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1. Random Regressors and Moment Based Estimation Chapter 10 Prepared by Vera Tabakova, East Carolina University

2. Chapter 10: Random Regressors and Moment Based Estimation • 10.1 Linear Regression with Random x’s • 10.2 Cases in Which x and e are Correlated • 10.3 Estimators Based on the Method of Moments • 10.4 Specification Tests Principles of Econometrics, 3rd Edition

3. Chapter 10: Random Regressors and Moment Based Estimation The assumptions of the simple linear regression are: • SR1. • SR2. • SR3. • SR4. • SR5. The variable xi is not random, and it must take at least two different values. • SR6. (optional) Principles of Econometrics, 3rd Edition

4. Chapter 10: Random Regressors and Moment Based Estimation The purpose of this chapter is to discuss regression models in which xiis random and correlated with the error term ei. We will: • Discuss the conditions under which having a random x is not a problem, and how to test whether our data satisfies these conditions. • Present cases in which the randomness of x causes the least squares estimator to fail. • Provide estimators that have good properties even when xi is random and correlated with the error ei. Principles of Econometrics, 3rd Edition

5. 10.1 Linear Regression With Random X’s • A10.1 correctly describes the relationship between yi and xiin the population, where β1 and β2 are unknown (fixed) parameters and ei is an unobservable random error term. • A10.2 The data pairs , are obtained by random sampling. That is, the data pairs are collected from the same population, by a process in which each pair is independent of every other pair. Such data are said to be independent and identically distributed. Principles of Econometrics, 3rd Edition

6. 10.1 Linear Regression With Random X’s • A10.3 The expected value of the error term ei, conditional on the value of xi, is zero. This assumption implies that we have (i) omitted no important variables, (ii) used the correct functional form, and (iii) there exist no factors that cause the error term ei to be correlated with xi. • If , then we can show that it is also true that xi and ei are uncorrelated, and that . • Conversely, if xi and ei are correlated, then and we can show that . Principles of Econometrics, 3rd Edition

7. 10.1 Linear Regression With Random X’s • A10.4 In the sample, xi must take at least two different values. • A10.5 The variance of the error term, conditional on xi is a constant σ2. • A10.6 The distribution of the error term, conditional on xi, is normal. Principles of Econometrics, 3rd Edition

8. 10.1.1 The Small Sample Properties of the OLS Estimator • Under assumptions A10.1-A10.4 the least squares estimator is unbiased. • Under assumptions A10.1-A10.5 the least squares estimator is the best linear unbiased estimator of the regression parameters, conditional on the x’s, and the usual estimator of σ2 is unbiased. Principles of Econometrics, 3rd Edition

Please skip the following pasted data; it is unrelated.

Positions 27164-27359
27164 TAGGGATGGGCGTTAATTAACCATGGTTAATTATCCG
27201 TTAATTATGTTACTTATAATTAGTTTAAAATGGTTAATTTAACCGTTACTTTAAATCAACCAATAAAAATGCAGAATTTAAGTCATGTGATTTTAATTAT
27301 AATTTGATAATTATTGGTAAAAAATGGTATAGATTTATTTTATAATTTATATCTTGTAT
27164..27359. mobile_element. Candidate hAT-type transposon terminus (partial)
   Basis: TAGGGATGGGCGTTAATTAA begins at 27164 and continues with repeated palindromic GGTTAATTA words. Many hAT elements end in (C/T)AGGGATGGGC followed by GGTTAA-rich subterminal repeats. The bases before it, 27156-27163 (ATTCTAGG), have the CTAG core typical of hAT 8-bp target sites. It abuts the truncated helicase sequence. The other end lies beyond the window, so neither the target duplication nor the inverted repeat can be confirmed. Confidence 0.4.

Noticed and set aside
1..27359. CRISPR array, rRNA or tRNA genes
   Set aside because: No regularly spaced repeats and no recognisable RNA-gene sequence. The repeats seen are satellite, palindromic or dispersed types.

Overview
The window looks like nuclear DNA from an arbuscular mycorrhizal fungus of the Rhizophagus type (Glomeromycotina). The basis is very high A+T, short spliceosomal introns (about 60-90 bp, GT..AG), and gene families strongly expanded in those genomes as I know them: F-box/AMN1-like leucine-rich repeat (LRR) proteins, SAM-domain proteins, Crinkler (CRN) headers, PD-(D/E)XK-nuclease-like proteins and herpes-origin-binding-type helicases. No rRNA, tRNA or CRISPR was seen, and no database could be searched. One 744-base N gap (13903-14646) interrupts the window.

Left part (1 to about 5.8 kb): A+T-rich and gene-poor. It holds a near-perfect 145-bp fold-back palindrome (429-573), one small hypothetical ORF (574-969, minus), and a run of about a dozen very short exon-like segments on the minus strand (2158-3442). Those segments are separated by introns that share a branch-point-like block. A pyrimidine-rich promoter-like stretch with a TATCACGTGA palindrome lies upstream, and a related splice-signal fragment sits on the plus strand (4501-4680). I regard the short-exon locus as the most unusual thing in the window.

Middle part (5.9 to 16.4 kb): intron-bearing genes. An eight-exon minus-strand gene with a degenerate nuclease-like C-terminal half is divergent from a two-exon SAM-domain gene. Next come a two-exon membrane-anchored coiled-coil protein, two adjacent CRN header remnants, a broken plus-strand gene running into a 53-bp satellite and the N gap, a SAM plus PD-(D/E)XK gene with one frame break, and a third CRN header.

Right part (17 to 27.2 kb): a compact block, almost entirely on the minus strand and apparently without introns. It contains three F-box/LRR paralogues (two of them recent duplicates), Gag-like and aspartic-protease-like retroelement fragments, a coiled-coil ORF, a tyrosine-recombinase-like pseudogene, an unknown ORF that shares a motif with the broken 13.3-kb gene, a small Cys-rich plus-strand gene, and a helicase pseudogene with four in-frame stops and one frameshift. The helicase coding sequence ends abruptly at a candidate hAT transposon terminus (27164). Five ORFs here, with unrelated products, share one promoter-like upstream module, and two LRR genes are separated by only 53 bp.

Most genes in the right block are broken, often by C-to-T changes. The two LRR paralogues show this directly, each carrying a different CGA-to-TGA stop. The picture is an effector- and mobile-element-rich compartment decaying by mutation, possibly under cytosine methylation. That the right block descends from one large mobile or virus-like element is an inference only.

9. 10.1.1 The Small Sample Properties of the OLS Estimator • Under assumptions A10.1-A10.6 the distributions of the least squares estimators, conditional upon the x’s, are normal, and their variances are estimated in the usual way. Consequently the usual interval estimation and hypothesis testing procedures are valid. Principles of Econometrics, 3rd Edition

10. 10.1.2 Asymptotic Properties of the OLS Estimator: X Not Random Figure 10.1 An illustration of consistency Principles of Econometrics, 3rd Edition

11. 10.1.2 Asymptotic Properties of the OLS Estimator: X Not Random Principles of Econometrics, 3rd Edition

12. 10.1.3 Asymptotic Properties of the OLS Estimator: X Random • A10.3* Principles of Econometrics, 3rd Edition

13. 10.1.3 Asymptotic Properties of the OLS Estimator: X Random • Under assumption A10.3* the least squares estimators are consistent. That is, they converge to the true parameter values as N. • Under assumptions A10.1, A10.2, A10.3*, A10.4 and A10.5, the least squares estimators have approximate normal distributions in large samples, whether the errors are normally distributed or not. Furthermore our usual interval estimators and test statistics are valid, if the sample is large. Principles of Econometrics, 3rd Edition

14. 10.1.3 Asymptotic Properties of the OLS Estimator: X Random Principles of Econometrics, 3rd Edition

15. 10.1.4 Why OLS Fails Figure 10.2 Plot of correlated x and e Principles of Econometrics, 3rd Edition

16. 10.1.4 Why OLS Fails Principles of Econometrics, 3rd Edition

17. 10.1.4 Why OLS Fails Figure 10.3 Plot of data, true and fitted regressions Principles of Econometrics, 3rd Edition

18. 10.2 Cases in Which X and e Are Correlated When an explanatory variable and the error term are correlated the explanatory variable is said to be endogenous and means “determined within the system.” When an explanatory variable is correlated with the regression error one is said to have an “endogeneity problem.” Principles of Econometrics, 3rd Edition

19. 10.2.1 Measurement Error Principles of Econometrics, 3rd Edition

20. 10.2.1 Measurement Error Principles of Econometrics, 3rd Edition

21. 10.2.1 Measurement Error Principles of Econometrics, 3rd Edition

22. 10.2.2 Omitted Variables Omitted factors: experience, ability and motivation. Therefore, we expect that Principles of Econometrics, 3rd Edition